Just a local bimble. Longer range adventures planned for the summer!

High Altitude Cub

Winter weather can be tiresome. If it’s not wet and windy:

It’s snowy and windy:

But just sometimes, it can be lovely. Cold and clear with unlimited visibility and light winds:

Then it’s time to get the hat and gloves and warm coat on and get the Cub out.

Airborne with the smoke from the fire giving a good windication…

We decided to head north to the hills:

The Southern Cairngorms:

Following the road up to the Glenshee Ski Centre…

All that crappy flying weather with its extensive snow did have benefits to others. The ski centre car parks were full, with the overflow car parks in use. Lots of people visible on the slopes, just little dots from 5000 feet:

Unfortunately in order to take pictures with the phone I had to have the windows open…and it was ******* freezing! Some more shots through the open window and door:

Heading home and descending into the (thankfully) warmer air, the previously seen smoke had spread out a bit, and was indicating a very gentle flow to the southeast. In aviation terms, wind calm.

Weather like this tends to generate a lot of activity. Here on the 80 year old Cub’s modern navigation/traffic display (also called iPad with Skydemon!) you can see two aircraft in the traffic pattern at Perth. Not shown are the other four aircraft which weren’t fitted with “ADSB-out” – the circuit was chaos for a bit so we held off for five minutes before calling Perth Radio for rejoin.

The Cub can cause its own chaos in the circuit with its slow speed compared with the Cessnas and Pipers of the commercial training school. We do fit in beautifully with the club microlights though, so it’s just a matter of timing the run in.

The extra time spent holding away from the airfield can be used to warm up the pilot!

Happy New Year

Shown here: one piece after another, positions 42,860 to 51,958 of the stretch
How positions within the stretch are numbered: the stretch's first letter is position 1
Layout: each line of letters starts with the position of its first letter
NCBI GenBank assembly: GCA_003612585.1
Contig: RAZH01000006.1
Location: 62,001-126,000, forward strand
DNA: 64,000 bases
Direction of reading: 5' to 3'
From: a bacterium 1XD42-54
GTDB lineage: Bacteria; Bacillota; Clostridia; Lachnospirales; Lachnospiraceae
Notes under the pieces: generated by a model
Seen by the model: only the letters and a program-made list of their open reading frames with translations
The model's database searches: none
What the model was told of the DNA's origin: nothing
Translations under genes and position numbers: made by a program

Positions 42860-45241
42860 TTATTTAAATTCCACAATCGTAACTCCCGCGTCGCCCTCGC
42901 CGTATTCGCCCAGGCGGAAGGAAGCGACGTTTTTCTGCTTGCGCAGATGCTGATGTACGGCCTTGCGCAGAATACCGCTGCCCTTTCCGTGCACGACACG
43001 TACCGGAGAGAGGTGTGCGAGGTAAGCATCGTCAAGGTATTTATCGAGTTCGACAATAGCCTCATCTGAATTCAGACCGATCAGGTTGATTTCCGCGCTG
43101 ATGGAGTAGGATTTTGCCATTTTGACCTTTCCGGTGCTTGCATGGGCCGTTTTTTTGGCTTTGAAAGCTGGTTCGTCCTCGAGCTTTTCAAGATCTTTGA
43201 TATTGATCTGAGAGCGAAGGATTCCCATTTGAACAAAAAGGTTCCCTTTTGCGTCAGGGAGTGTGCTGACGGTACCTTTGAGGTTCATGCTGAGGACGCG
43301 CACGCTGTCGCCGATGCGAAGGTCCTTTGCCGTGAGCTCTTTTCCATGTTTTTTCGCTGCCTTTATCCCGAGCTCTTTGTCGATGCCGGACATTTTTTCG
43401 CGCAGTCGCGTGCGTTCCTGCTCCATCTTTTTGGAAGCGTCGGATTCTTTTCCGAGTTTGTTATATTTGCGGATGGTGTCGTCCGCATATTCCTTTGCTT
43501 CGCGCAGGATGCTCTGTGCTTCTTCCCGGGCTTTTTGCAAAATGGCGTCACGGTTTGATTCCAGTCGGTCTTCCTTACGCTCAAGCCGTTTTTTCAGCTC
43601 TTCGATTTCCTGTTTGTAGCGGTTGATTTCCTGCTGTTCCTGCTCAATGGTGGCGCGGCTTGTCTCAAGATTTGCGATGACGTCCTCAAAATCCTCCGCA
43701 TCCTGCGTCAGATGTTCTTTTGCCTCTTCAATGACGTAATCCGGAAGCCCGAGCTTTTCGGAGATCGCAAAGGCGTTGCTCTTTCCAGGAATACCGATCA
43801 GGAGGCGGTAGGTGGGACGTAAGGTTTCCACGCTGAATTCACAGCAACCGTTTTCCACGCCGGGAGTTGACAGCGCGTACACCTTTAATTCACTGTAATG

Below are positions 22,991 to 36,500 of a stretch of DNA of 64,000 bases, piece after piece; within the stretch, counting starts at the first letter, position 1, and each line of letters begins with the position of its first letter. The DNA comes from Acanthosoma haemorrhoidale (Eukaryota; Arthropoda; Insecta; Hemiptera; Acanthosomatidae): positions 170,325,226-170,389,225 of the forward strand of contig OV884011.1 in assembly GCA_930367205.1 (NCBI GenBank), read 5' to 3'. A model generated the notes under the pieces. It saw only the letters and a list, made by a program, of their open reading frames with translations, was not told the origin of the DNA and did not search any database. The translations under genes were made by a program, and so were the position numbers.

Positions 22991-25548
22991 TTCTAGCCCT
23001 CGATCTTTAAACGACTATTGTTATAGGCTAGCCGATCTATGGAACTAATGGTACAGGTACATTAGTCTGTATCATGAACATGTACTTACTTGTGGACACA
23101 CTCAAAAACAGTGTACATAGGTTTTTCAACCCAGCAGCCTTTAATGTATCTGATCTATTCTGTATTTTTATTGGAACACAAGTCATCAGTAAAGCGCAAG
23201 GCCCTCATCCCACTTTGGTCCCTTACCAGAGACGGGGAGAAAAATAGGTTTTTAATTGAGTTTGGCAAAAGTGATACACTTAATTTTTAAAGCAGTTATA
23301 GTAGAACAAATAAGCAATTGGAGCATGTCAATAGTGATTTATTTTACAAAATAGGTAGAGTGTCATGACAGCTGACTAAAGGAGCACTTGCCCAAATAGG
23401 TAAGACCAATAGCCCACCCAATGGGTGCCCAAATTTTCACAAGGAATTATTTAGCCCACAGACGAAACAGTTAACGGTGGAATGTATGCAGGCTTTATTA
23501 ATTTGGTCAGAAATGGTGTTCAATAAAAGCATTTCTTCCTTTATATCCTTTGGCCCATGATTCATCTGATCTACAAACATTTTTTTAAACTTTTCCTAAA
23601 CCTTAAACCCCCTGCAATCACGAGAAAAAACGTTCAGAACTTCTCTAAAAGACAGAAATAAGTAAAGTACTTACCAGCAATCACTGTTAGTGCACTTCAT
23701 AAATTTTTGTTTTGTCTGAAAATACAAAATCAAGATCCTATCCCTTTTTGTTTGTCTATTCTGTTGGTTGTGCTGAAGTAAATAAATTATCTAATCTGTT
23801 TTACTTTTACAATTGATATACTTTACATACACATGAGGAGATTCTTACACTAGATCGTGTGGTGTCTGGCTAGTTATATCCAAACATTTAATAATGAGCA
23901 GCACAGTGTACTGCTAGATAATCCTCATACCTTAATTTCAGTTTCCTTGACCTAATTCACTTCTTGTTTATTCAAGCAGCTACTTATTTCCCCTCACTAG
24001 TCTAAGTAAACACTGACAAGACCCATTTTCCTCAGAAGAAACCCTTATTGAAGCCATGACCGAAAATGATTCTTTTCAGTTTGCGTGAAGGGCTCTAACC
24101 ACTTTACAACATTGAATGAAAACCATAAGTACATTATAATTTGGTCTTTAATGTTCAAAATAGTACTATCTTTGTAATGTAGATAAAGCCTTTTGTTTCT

The week between Christmas and New Year is weird. Back to work with the weather fluctuating between cold, crisp and clear to moderate snowfall:

Some days we didn’t even get the aircraft out of the hangar due to the poor visibility. It’s easier to launch from the hangar if we have to, and being inside stops the build up of snow on the airframe, like this Cessna 182 used by a local skydiving club:

Most days were grey and dismal and slightly depressing:

And then when the sun did come out, we still didn’t get any jobs! We did have to stand around in the cold for PR photos. Because of the low sun, the angles and the shadow of the control tower on the helipad, we had to park the aircraft right at the edge, with the attendant risk of the helilift running off the concrete and getting stuck. That sucker sinks even into frozen ground. Ask me how we know…

The show must go on. Happy New Year 2023..!

November Floods

A trip in the RV to warm up the oil. Nice above the clouds:

And lots of flooding below the clouds. The RV is not the best for aerial photography so it was time to go “low’n’slow”…

Airborne in the Cub with lots of moisture in the air:

A lot of flooding:

Confluence of the Isla and the Ericht:

Don’t cross the streams!

The same area a week apart. Day One:

Day seven:


Soggy Strathmore…

Some more from a few days later. Craig a Barns hill and Polney Crag near Dunkeld. Dunkeld itself was enveloped in the low lying fog along the River Tay:

The River Ericht at Blargowrie (L) and Rattray (R):

A wider view of Blairgowrie: